“Today we’re talking about an animal that least but certainly not last. But more on that later.”
There are two basic paths of sustenance in the animal kingdom. You can gather and graze or you can eat the grazers. Predators are usually large, powerful, and able to take down prey that are built to resist them. But one true carnivore proves that meat eaters come in all shapes and sizes. And to witness this animal’s hunting habits, you wouldn’t think he’s at all disadvantaged by his stature. But, even for the least of carnivores, ferocity is the key to a full belly in Life, Death, and Taxonomy.
- Picture a tiny mouse with short, blunt ears, then stretch it out a bunch and you’ve got yourself a weasel.
- It has a long neck, a long body, stubby little feet with the mouse’s trademark pink people hands, and a short tail. Kinda like a cuter meerkat, if that were even possible.
- There are many different subspecies, but they tend to have brown fur on their faces, backs, and tails with white fur on their bellies, necks, and paws.
- In the winter, however, these stretchy mice shed and put on a pure white coat. If it doesn’t snow or the snow melts early, the weasel has a tough time surprising prey or avoiding predators.
Welcome to the beloved Measure Up segment. The official listener’s favorite part of the show! The part of the show when we present the animal’s size and dimension in relatable terms through a quiz that’s fun for the whole family. It’s also the part of the show that’s introduced by you when you send in audio of yourself saying, singing, or chittering the words measure up into ldtaxonomy at gmail dot com. We have a new measure up intro this week from I have no idea!
- 173 to 217 mm (6.8 to 8.5 in)
- 8.5 inches
- How many weasels go into the length of the longest bridge in the world?
- Hint: The longest bridge is the Danyang–Kunshan Grand Bridge is part of the Beijing-Shanghai High-Speed Railway, which also includes the second longest bridge.
- Answer: 760,368.664 weasels. The bridge is 102.4 miles (165 kilometers).
- 36 to 250 g (1.3 to 8.8 oz)
- 8 oz
- How many weasels go into the mass of the M26 weasel, a WWII Tracked vehicle.
- Hint: The Weasel was built to drive on the snow and it was used by the U.S. Army in Norway, Iwo Jima, and Okinawa.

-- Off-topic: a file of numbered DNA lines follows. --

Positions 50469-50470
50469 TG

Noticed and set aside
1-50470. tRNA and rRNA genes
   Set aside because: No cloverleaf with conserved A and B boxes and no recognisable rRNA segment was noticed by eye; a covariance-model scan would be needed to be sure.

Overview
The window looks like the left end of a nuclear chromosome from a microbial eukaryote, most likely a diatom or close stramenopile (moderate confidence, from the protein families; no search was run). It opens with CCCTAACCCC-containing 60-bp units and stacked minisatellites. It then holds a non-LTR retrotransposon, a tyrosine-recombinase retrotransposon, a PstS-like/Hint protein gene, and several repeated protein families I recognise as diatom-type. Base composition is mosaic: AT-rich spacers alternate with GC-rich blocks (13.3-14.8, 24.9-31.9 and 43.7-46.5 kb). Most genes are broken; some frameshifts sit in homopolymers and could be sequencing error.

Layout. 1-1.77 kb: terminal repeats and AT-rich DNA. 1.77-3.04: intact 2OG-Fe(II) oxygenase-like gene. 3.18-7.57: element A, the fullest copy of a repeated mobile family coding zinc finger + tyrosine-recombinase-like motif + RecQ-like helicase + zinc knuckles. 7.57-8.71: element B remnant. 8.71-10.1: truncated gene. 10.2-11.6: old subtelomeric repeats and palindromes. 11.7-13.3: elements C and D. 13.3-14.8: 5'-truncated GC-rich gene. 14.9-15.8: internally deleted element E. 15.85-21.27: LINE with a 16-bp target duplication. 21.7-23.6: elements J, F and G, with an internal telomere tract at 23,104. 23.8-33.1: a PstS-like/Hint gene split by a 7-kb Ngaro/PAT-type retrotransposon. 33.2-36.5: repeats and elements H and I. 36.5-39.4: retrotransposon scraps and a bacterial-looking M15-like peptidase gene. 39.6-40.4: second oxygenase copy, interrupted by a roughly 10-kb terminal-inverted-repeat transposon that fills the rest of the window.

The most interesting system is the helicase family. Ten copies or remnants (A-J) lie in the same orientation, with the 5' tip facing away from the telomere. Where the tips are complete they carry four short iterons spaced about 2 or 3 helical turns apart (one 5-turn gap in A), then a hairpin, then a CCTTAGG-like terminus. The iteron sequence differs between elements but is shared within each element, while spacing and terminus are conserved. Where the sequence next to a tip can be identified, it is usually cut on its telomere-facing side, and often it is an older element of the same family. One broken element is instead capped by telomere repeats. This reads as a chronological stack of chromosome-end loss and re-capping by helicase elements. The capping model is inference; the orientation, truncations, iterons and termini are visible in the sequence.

- 6,909 weasels. The vehicle is 3,800 lbs (1,700 kg)
They live all over the northern hemisphere from Canada and the U.S. through Europe and North Africa all the way to Eastern Siberia.
Least weasels feature heavily in worldwide mythology:
- Weasels are usually thought of as crafty and unscrupulous, but least weasels were actually considered a good omen in ancient Macedonia.
- If a Macedonian woman washed her hair in water drawn from a well and then got a headache, she would likely blame it on a weasel having looked into the water as a mirror. But if she named the weasel out loud, it would destroy her clothes.
- In Greece, they believed that the weasel was a bride that had been transformed and was so bitter that she would destroy the dresses of other brides.
- Pliny the Elder, the Roman historian, claimed that the weasel was the only animal that could kill a basilisk, which is a rooster snake that kills people by looking at you.
- The weasel kills it with its odor but dies in the process
- The Ojibwe Native Americans thought that the weasel could kill the wendigo, an evil spirit that looks like a hulking undead moose monster.
- The English in the 17th century thought that weasels were the familiars, or helpers, of witches
Major Fact: Least Only in Mercy
- Despite their size, least weasels are voracious predators.
- In fact, they are the smallest true carnivores.
- They hunt small rodents like mice, gerbils, and hamsters. They typically don’t go after larger prey like adult rats.
- In some circumstances, they’ll eat birds, frogs, and eggs.
- Even rarer, but possible, they’ll take down chickens and hares, which are much larger than they are.
- They’re capable of killing prey 10 times as large as they are.
- Young rabbits and voles are among their favorite prey.
- Their slender bodies allow them to hunt prey underground and in burrows without being exposed to their own predators like birds of prey, foxes, and other mustelids.
- They have strange hunting behavior.
- They will kill an animal by biting their neck, spine, or skull.
- The animal will usually bleed out but sometimes they’ll crush the skulls of smaller animals.
- Then, they’ll bring it back to their burrow, but they won’t eat the whole thing before hunting again.
- For the most part , they only eat the brains of their prey before returning to the hunt.
- They’ve found burrows with up to 50 animal carcasses stocked away.
- It’s believed that this is an insurance policy.
- In the spring, prey animals are abundant, and there are a lot of young animals tucked away in burrows for weasels to eat.
- In the winter, there are fewer prey sources and many of them are larger and difficult to take down.
- A den with a pile of corpses ensures the weasel’s survival if food becomes scarce.
- Weasels don’t live paycheck to paycheck and they always contribute to their emergency funds.
Ending: So lure your enemies with your cuteness, mustelid up all your courage, and don’t be afraid to take on obstacles bigger than you like the least weasel here in LDT.